Meet Agnes Blannbekin. This early-fourteenth-century Austrian lived as a beguine-a single woman who resided in an all-women’s home-and would spend her day going from church service to church service, having memorized the schedule of masses in every church in Vienna. We know this because a monk friend of hers wrote down a series of visions that Agnes claimed to have had. The writings were eventually published under the title Life and Revelations, and when it first hit the streets in 1731, it was an immediate scandal. Agnes’s criticism of the pope wasn’t too well received. Also, some of her daily devotional practices were strangely erotic. At the end of each mass, for example, she would partake in a practice that was apparently quite dear to her, making a beeline for the altar and showering it with an amount of amorous emotion and enthusiasm that would make modern Roman teenagers blush.But that wasn’t exactly what all the commotion was about when Life and Revelations hit the street. It was all about Chapter 37, titled “Regarding the Foreskin of Christ.” The chapter describes how the young Agnes would always cry on the feast day of the Circumcision, saddened by the first spillage of Christ’s blood. One particular year on January 1, Agnes, tearful and in mourning, began to wonder where the Holy Foreskin might have ended up. Suddenly, the inside of her mouth was overcome with a sweet sensation. She stuck out her tongue and there in the middle of it was “a little piece of skin alike the skin of an egg,” which she promptly swallowed. And then the sweetness came again and there was another piece of skin. She swallowed. And again, it came back and she swallowed again. This happened about a hundred times, until she was tempted to touch the piece of skin with her finger. When she tried, the piece of flesh began going down her throat on its own. So amplified was the sweetness her in mouth, all of Agnes’s limbs quivered and shook as they, too, were engulfed with the saccharine spirit of the Holy Foreskin.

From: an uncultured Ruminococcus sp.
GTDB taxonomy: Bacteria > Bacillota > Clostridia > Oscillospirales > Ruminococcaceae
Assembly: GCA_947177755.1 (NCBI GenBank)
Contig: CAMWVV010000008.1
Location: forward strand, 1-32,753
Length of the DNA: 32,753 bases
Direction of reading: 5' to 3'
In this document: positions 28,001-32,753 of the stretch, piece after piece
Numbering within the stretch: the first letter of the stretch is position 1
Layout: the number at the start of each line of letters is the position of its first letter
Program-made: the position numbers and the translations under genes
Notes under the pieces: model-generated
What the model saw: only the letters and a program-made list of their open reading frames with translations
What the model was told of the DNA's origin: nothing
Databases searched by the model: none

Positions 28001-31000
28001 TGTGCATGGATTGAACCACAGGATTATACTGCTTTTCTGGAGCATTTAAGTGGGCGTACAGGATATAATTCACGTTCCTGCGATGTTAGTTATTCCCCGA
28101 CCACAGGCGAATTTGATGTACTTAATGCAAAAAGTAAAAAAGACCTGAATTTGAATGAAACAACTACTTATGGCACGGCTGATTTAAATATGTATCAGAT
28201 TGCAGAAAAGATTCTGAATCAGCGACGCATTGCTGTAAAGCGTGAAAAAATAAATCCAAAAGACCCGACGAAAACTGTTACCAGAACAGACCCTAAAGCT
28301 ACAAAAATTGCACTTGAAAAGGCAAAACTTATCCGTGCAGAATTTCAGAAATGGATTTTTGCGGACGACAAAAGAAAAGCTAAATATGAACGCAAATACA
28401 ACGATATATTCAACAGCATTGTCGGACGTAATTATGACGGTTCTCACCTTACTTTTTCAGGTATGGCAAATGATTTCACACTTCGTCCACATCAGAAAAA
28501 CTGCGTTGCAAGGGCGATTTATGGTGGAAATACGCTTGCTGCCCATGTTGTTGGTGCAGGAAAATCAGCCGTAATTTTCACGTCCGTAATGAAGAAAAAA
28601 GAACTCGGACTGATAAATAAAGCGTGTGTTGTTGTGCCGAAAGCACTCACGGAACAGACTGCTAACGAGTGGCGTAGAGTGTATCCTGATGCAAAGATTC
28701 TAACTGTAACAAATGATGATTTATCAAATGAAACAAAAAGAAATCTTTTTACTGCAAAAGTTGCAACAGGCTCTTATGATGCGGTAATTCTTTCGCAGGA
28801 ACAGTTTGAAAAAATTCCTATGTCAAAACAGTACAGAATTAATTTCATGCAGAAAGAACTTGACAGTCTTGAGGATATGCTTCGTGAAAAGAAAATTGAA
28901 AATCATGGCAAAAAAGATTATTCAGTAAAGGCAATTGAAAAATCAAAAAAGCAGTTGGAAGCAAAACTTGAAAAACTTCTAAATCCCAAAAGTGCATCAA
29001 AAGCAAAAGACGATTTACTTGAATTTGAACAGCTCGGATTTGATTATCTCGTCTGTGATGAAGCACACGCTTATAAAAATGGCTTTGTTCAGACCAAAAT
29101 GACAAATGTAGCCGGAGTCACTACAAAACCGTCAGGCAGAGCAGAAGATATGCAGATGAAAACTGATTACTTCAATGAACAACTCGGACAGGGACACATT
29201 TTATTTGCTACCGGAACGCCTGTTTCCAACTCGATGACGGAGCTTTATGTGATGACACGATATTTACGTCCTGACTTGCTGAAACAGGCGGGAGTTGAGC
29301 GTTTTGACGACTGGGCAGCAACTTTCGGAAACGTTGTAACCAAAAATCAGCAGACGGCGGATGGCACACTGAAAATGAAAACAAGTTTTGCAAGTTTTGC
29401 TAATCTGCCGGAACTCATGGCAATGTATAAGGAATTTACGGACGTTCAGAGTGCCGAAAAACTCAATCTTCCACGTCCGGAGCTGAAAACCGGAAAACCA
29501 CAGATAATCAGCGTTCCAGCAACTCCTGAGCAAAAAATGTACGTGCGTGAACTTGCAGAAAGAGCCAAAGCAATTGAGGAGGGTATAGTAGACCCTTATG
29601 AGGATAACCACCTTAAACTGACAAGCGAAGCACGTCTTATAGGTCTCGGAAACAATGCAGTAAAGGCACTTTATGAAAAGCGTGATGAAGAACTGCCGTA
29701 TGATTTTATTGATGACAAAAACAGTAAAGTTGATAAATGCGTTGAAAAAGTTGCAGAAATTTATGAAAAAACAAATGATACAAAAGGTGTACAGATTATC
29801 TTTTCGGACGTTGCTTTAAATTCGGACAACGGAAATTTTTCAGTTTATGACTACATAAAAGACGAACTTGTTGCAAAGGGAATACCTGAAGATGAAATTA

Her confessor, the anonymous monk who scribbled down Agnes’s visions, wrote that Agnes was reluctant to talk about this particular revelation. But she did anyway, which excited him to no end: “I . . . was really very comforted that the Lord deigned to show Himself to a human being in such a way, and greatly desired to hear [about it].”